Paris Agreement: Why Member States are stronger without Donald Trump's meddling

The impact of the US' announced withdrawal from the Paris Agreement has been played down by climate experts, in the same week that a group of green organisations called on the next UK Prime Minister to defend the historic climate change deal.

A group of NGOs including WWF, Greenpeace and Friends of the Earth (FoE) have written to party leaders to express concern about Britain’s response to the US withdrawal

A group of NGOs including WWF, Greenpeace and Friends of the Earth (FoE) have written to party leaders to express concern about Britain’s response to the US withdrawal

The positive reaction from US states, businesses and the international community in the past week has softened the blow of Trump’s announcement, a high-level panel has concluded.

Among the speakers at the Castle Debates event in London on Tuesday (6 June) was Committee on Climate Change (CCC) chief economist Andrew Gault, who expressed his personal view that Member States could now focus on making necessary emissions reductions without interference from the Trump administration.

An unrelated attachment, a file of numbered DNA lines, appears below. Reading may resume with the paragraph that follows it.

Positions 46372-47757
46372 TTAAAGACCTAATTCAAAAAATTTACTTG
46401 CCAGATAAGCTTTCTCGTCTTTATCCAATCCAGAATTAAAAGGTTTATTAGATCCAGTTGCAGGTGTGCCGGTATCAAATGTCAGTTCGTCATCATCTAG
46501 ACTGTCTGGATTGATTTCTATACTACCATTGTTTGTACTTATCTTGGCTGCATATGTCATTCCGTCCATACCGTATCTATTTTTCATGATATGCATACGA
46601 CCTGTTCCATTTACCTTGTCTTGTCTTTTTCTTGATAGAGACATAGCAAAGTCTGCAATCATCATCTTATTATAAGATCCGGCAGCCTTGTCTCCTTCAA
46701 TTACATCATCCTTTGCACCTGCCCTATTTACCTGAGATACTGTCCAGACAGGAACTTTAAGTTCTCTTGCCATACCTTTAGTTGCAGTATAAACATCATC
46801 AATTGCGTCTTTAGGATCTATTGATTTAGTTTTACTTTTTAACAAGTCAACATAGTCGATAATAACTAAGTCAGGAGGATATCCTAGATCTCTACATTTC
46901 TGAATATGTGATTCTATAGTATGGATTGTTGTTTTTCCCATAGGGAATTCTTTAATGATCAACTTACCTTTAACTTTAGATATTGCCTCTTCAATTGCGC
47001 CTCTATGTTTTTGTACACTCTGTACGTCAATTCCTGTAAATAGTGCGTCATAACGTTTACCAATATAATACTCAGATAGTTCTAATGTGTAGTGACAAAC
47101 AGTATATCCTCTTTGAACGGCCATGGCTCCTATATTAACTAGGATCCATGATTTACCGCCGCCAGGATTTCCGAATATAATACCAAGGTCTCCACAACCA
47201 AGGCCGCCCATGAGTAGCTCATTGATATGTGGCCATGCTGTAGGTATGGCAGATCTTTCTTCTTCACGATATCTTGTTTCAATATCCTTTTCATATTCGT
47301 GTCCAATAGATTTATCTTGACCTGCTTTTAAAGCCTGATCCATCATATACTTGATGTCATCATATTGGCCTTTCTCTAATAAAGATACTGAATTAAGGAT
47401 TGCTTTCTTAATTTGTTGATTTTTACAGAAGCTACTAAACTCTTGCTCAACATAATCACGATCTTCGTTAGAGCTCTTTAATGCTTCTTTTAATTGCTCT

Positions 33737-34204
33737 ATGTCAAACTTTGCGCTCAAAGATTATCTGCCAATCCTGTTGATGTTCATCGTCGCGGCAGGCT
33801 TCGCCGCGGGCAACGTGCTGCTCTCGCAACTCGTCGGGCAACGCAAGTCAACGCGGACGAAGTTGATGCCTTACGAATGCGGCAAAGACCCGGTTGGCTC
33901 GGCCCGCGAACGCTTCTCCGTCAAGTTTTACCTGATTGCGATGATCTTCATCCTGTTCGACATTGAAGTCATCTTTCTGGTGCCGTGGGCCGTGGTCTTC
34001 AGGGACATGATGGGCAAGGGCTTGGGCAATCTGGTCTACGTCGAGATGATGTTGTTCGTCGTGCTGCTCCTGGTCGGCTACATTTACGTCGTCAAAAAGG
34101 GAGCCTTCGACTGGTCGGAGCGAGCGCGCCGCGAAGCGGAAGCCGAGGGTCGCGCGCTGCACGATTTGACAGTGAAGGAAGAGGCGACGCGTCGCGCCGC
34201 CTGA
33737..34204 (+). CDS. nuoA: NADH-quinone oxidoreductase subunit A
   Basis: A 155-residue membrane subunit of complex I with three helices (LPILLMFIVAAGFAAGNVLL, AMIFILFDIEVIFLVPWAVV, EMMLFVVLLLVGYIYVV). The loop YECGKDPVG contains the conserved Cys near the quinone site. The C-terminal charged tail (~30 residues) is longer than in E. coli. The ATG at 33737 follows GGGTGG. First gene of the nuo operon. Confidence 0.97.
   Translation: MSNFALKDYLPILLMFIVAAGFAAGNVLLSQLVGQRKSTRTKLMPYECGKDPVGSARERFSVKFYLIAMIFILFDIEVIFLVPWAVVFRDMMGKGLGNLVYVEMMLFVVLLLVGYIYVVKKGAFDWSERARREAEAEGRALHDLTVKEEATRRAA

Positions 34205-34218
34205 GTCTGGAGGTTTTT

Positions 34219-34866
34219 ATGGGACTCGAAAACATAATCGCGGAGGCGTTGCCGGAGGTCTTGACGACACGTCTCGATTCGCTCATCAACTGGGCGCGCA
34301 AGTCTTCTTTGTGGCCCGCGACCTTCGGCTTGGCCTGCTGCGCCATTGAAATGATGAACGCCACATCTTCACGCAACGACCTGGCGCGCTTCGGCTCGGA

“If he’s out then he’s not in the system making things worse,” said Gault, who reiterated at the event that he was giving his own personal views rather than those of the CCC, which has been bound by purdah during the pre-election period.

“We may have to wait a few years for the US to reengage at that level, but this is not necessarily the worse outcome that it could have been.”

US cities and states have been quick to redouble climate ambitions. An open letter from 82 mayors representing 39 million Americans has promised to “adopt, honour, and uphold the commitments to the goals enshrined in the Paris Agreement”. The international community has stepped up its efforts, too, with French President Emmanuel Macron leading the response from other nations. 

The global reaction to Trump’s “ill-informed” decision will prove vital in determining the outcome of US withdrawal, Gault added. “If the US is setting a bad example that others follow, then it gets worse. But the response so far has been fairly positive in terms of others restating their commitment.